Today Peter Pollock of Rediscovering the Church is hosting a blog "carnival." No, not the kind with virtual ferris wheels and bumper cars and pink cotton candy on a stick but a carnival of words built around a single word: obedience. If you're a blogger and have something or anything to say about obedience, post your contribution today. Below is mine.
We All Pay a Price for Obedience
This morning's papers are filled with news and opinion about war advice to the President. The Washington Post's front page prominently features "Gates Wants Leaders' War Advice Kept Private" (never mind that our defense secretary said he's not trying to muzzle anyone) and, inside, columnist Michael O'Hanlon writes about "A General Within Bounds" while his colleague Eugene Robinson answers with "Out of Line on Afghanistan". All three pieces concern Gen. Stanley A. McChrystal, the top U.S. commander in Afghanistan, who lately hasn't exactly been shy about making known his opinions about how to "win" America's war in a country called a "graveyard of empires." (That's an interesting juxtaposition: the words "win" and "graveyard".)
Obedience was the first word that came to mind while reading the article and opinion pieces.
Obedience and toe the line. Or pay the price. And pay the price.
I've never been good about conforming to anything that my heart and mind told me was wrong. I was (secretly) rooting for McChrystal these past few days. After all, after the "shock and awe" of the Bush Administration, I thought it refreshing to hear real words instead of euphemisms. In contrast to Donald Rumsfeld, who could talk only of making and leaving a "light footprint," McChrystal seemed to know how to use the word "short-sighted" —and in a way that could get everyone's attention.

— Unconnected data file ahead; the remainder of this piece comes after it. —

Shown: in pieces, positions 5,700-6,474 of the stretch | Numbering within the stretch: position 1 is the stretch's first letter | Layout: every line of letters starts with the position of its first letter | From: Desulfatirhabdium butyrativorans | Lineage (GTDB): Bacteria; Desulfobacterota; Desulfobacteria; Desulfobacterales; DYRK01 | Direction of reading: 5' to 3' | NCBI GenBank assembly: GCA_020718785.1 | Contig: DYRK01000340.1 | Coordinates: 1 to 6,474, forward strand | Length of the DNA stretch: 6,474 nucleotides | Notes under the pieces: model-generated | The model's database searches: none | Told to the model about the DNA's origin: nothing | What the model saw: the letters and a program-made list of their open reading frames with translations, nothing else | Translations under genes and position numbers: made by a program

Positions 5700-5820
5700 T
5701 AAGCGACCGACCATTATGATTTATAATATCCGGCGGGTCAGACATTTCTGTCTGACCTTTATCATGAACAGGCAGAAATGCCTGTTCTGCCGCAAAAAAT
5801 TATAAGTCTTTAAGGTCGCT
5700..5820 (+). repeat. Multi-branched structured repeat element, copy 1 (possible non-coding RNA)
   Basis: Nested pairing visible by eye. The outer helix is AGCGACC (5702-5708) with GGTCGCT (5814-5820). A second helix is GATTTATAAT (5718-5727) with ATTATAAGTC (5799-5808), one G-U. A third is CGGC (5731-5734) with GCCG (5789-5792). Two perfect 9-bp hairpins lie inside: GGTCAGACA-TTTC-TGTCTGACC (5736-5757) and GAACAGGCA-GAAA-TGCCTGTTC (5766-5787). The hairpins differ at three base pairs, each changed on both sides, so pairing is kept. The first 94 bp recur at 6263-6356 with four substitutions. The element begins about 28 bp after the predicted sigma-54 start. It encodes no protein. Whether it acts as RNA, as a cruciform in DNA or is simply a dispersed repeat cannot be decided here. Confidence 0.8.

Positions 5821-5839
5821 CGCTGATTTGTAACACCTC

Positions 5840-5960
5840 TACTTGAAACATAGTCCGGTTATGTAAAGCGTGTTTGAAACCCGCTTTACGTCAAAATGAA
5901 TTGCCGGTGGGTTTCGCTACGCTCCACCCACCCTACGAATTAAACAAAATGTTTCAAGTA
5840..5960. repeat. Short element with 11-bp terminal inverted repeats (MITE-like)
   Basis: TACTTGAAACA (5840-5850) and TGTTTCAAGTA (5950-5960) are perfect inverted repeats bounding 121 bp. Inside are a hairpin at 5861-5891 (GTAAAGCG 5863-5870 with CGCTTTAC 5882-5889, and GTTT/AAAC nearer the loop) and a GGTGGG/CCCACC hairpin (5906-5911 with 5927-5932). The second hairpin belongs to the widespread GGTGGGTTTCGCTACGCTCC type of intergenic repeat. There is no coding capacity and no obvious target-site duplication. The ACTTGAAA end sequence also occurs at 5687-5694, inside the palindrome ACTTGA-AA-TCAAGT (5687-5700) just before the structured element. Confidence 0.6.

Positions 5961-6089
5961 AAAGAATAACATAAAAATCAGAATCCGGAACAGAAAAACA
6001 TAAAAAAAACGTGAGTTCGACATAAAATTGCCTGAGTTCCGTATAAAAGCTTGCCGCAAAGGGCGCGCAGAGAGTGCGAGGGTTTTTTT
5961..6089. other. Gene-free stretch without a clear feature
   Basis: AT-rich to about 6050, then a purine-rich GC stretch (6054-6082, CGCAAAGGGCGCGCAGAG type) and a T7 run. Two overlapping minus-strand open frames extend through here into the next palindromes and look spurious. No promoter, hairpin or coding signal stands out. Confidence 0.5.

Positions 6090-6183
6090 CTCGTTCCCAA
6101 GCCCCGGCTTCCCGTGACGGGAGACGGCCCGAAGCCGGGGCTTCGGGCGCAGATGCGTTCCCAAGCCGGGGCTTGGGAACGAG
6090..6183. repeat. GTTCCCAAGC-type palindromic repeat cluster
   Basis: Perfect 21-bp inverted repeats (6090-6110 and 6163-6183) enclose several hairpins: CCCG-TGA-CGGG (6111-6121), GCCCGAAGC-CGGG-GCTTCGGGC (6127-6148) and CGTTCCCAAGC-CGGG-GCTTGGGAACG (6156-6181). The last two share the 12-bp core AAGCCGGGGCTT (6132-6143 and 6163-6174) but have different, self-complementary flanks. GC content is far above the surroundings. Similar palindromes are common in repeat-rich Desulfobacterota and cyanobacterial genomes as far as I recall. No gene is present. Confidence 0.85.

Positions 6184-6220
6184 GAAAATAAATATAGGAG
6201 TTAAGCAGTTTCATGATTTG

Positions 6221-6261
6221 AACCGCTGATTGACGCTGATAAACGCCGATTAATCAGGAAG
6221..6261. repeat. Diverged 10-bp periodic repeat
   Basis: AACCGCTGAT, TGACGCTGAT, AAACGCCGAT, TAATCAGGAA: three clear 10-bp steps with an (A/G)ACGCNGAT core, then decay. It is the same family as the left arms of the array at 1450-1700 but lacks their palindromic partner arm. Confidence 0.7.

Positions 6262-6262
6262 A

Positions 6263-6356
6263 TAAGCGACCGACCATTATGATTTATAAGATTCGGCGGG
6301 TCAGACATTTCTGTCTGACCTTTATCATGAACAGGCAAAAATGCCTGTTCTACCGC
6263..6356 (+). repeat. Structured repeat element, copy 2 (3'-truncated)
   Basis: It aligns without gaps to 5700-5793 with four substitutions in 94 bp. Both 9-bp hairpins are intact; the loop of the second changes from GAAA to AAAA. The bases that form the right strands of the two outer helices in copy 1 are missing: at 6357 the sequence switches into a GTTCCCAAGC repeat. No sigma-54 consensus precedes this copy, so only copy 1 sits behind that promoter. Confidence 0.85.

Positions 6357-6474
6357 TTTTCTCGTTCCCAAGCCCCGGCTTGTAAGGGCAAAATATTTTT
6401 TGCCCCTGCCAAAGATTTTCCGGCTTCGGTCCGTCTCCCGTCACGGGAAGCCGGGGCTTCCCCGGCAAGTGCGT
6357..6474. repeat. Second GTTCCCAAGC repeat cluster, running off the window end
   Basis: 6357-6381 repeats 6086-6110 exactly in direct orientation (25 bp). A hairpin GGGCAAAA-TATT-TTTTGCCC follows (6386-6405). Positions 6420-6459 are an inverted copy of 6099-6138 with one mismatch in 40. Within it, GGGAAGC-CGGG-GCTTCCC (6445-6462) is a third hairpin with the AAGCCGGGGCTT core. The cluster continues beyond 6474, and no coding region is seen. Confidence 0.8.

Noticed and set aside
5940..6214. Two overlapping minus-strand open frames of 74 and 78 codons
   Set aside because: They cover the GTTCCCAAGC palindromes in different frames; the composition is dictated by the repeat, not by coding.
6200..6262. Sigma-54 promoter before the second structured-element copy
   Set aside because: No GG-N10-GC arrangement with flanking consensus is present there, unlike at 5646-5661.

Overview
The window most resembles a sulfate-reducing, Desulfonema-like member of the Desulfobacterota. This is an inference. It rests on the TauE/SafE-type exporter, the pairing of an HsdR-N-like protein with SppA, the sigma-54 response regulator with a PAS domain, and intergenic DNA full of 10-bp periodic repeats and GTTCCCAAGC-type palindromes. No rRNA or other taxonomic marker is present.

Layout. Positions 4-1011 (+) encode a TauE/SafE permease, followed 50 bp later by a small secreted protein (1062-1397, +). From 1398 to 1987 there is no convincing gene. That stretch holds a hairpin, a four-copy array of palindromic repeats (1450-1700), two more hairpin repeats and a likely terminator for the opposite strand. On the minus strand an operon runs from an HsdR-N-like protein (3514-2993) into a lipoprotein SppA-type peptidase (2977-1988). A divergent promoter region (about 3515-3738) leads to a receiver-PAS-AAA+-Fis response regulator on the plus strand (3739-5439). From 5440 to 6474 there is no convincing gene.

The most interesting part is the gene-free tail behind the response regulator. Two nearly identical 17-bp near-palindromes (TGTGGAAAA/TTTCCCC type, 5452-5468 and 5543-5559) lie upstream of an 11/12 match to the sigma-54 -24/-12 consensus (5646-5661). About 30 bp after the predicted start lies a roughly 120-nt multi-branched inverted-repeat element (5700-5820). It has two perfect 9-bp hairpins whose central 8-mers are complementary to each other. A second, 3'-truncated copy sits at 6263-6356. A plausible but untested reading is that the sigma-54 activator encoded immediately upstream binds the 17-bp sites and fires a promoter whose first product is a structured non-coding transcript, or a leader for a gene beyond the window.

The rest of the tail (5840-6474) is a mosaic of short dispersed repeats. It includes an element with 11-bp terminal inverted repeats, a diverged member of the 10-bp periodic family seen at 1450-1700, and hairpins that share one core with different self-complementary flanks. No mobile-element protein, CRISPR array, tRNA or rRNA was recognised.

I understand both sides, and I'm not so naive as to think it's possible to run a country or the military without some degree of discipline and some form of obedience. It's just that the obedience that I have in mind is to something higher than the notions at play in today's articles.
Nor do I believe that McChrystal hasn't already paid or won't pay a price.
We all pay a price when we keep quiet. Or speak up.
We all pay a price when we ignore the parent we see slapping or cursing out a child. Or allow a high school student to tell a teacher where she can go. Or permit harassment of a human being in a South African airport because his skin color didn't match the color of the skin of his haranguers.
We all pay a price when raising an arm in salute becomes easier than stopping a train to Auschwitz. Or a plane to Guantanamo.
We all pay a price when we who are women allow ourselves to be paid a dollar less than a man in the same job with the same responsibilities. Or take a beating from the person living with us because talking about it will just bring on more of the same. Or accept being denied schooling because "our place" is "at home". Or fear being seen in public if we're not bound and burka'd on another's say so.
We all pay a price when we pretend the beatings in the streets of Tehran are not our concern. Or turn the other cheek to the marks on the back of a prisoner detained years without recourse to lawyers because it's for "our peace and security".
We all pay a price when we don't turn out of office elected officials who believe it their right to grease their palms, have their way with office staff, or use the public's money to jet to places we can never hope to see.
We all pay a price when we let appearances count for more than honesty, justice, and truth. Or the difference between right and wrong.
How much does it hurt, after all, to be obedient and quiet? Or to speak up?
The price doesn't have to be seen to exist.